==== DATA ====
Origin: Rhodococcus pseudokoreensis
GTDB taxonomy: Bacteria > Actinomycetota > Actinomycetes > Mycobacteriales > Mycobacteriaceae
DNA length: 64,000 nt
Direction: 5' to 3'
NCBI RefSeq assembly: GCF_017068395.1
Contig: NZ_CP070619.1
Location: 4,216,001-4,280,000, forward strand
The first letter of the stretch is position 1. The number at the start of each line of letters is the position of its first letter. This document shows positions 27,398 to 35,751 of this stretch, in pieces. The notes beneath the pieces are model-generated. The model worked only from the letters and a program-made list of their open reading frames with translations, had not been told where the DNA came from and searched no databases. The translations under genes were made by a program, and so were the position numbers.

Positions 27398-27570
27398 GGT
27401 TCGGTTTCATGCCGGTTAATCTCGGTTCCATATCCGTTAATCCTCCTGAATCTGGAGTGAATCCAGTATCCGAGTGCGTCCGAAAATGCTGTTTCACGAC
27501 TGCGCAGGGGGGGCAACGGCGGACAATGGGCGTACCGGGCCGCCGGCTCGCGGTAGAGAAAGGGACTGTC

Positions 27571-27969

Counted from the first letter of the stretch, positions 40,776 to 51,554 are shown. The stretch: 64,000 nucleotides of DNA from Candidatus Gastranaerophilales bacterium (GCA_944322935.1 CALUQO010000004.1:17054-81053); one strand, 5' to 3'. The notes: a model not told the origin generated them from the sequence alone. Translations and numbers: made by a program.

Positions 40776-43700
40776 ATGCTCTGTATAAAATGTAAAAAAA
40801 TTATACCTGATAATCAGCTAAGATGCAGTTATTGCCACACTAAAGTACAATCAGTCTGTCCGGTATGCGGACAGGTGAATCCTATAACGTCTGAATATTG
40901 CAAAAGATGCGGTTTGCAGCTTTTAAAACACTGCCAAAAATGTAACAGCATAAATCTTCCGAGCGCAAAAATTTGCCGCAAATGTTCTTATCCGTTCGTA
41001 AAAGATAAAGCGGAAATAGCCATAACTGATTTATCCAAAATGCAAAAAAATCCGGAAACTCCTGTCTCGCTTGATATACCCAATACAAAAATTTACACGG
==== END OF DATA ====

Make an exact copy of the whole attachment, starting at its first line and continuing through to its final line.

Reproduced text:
Origin: Rhodococcus pseudokoreensis
GTDB taxonomy: Bacteria > Actinomycetota > Actinomycetes > Mycobacteriales > Mycobacteriaceae
DNA length: 64,000 nt
Direction: 5' to 3'
NCBI RefSeq assembly: GCF_017068395.1
Contig: NZ_CP070619.1
Location: 4,216,001-4,280,000, forward strand
The first letter of the stretch is position 1. The number at the start of each line of letters is the position of its first letter. This document shows positions 27,398 to 35,751 of this stretch, in pieces. The notes beneath the pieces are model-generated. The model worked only from the letters and a program-made list of their open reading frames with translations, had not been told where the DNA came from and searched no databases. The translations under genes were made by a program, and so were the position numbers.

Positions 27398-27570
27398 GGT
27401 TCGGTTTCATGCCGGTTAATCTCGGTTCCATATCCGTTAATCCTCCTGAATCTGGAGTGAATCCAGTATCCGAGTGCGTCCGAAAATGCTGTTTCACGAC
27501 TGCGCAGGGGGGGCAACGGCGGACAATGGGCGTACCGGGCCGCCGGCTCGCGGTAGAGAAAGGGACTGTC

Positions 27571-27969

Counted from the first letter of the stretch, positions 40,776 to 51,554 are shown. The stretch: 64,000 nucleotides of DNA from Candidatus Gastranaerophilales bacterium (GCA_944322935.1 CALUQO010000004.1:17054-81053); one strand, 5' to 3'. The notes: a model not told the origin generated them from the sequence alone. Translations and numbers: made by a program.

Positions 40776-43700
40776 ATGCTCTGTATAAAATGTAAAAAAA
40801 TTATACCTGATAATCAGCTAAGATGCAGTTATTGCCACACTAAAGTACAATCAGTCTGTCCGGTATGCGGACAGGTGAATCCTATAACGTCTGAATATTG
40901 CAAAAGATGCGGTTTGCAGCTTTTAAAACACTGCCAAAAATGTAACAGCATAAATCTTCCGAGCGCAAAAATTTGCCGCAAATGTTCTTATCCGTTCGTA
41001 AAAGATAAAGCGGAAATAGCCATAACTGATTTATCCAAAATGCAAAAAAATCCGGAAACTCCTGTCTCGCTTGATATACCCAATACAAAAATTTACACGG